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Songwriters to Meet With Congress in Bid to Set Rules for AI Use

Songwriters to Meet With Congress in Bid to Set Rules for AI Use


Major songwriters will meet with members of Congress tomorrow in Washington, D.C., urging them to adopt legislation on artificial intelligence in music. Jimmy Jam, Terry Lewis, Paul Williams, Madison Love, Cirkut, Benj Pasek, Justin Paul, Matthew West, and more will meet with officials as part of American Society of Composers, Authors & Publishers’ Stand With Songwriters advocacy day. The songwriters are seeking legislation that adheres to ASCAP’s “six principles” for AI:

  • Human Creators First: Prioritizing rights and compensation for human creativity
  • Consent: Protecting the right to decide whether one’s work is included in an AI training license
  • Compensation: Making sure creators are paid fairly when their work is used in ANY way by AI, which is best accomplished in a free market, NOT with government-mandated licensing that essentially eliminates consent
  • Credit when creators’ works are used in new AI-generated music
  • Transparency in identifying AI vs. human-generated works and retaining metadata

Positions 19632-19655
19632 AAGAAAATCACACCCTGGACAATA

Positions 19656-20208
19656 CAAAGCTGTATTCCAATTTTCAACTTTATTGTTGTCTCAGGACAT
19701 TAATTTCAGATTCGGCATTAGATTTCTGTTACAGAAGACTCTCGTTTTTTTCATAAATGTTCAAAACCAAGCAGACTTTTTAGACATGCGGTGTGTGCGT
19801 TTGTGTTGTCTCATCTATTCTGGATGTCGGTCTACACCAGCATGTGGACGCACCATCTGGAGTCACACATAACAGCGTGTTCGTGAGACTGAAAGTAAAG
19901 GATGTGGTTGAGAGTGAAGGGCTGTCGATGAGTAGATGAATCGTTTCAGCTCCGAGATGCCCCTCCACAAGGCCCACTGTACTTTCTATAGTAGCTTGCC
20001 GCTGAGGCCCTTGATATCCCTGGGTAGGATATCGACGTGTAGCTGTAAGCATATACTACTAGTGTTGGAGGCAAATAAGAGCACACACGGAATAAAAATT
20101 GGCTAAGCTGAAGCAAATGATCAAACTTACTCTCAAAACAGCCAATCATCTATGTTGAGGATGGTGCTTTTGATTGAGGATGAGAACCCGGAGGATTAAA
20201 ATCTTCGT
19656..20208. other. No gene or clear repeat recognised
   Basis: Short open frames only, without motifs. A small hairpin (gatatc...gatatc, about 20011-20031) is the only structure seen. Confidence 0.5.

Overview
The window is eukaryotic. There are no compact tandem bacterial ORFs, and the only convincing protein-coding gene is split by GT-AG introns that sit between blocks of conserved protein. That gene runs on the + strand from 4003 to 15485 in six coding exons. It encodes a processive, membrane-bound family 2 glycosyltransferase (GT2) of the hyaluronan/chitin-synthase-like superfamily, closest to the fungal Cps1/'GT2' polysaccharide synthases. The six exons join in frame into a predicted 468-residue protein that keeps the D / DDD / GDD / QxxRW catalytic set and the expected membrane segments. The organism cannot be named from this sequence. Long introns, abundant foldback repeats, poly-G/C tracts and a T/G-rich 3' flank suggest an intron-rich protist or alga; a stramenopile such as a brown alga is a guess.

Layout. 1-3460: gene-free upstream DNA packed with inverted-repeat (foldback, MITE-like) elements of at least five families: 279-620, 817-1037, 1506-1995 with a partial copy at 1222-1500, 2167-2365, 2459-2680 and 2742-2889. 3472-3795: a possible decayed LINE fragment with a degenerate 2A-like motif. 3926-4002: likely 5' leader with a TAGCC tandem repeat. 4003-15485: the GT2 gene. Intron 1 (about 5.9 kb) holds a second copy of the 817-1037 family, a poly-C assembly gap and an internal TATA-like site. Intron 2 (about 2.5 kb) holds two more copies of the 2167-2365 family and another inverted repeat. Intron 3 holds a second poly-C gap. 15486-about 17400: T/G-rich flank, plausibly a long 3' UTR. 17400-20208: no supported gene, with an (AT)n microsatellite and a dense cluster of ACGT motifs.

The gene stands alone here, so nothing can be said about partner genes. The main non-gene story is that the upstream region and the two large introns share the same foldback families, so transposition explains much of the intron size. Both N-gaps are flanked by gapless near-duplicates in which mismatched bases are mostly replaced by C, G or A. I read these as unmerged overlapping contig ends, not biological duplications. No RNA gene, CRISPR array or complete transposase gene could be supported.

• Global Consistency: An even playing field that values intellectual property across the global music and data ecosystem

The meetings will follow tonight’s ASCAP Foundation–sponsored We Write the Songs concert at the Library of Congress, featuring performances by several of the above-mentioned artists.

Paul Williams, ASCAP’s chairman of the board and president, said in a statement, “True music comes from deep within our souls; it’s human-first, heart songs, revealing and often healing our human condition. Now we need Congress to put humans first, stand with songwriters and protect our rights to our own musical works. Don’t give them away to AI.”

Artificial intelligence continues to be a divisive topic in music circles. Some artists, namely Holly Herndon and Grimes, have embraced or accepted artificial intelligence’s place in the world and have used AI software to create new music. Major labels, on the other hand, have struggled at times to keep up with the rapid creation of AI songs and the copyrights conundrums they present. Prominently, an anonymous creator called Ghostwriter has made Drake– and Travis Scott–mimicking songs that have resonated with online audiences, making it tricky for fans and rights holders to figure out whether they count as “legitimate” works. Harvey Mason Jr., the chief executive of the Recording Academy and a producer in his own right, has clarified that Ghostwriters’ tracks are not eligible for Grammy Awards submission.


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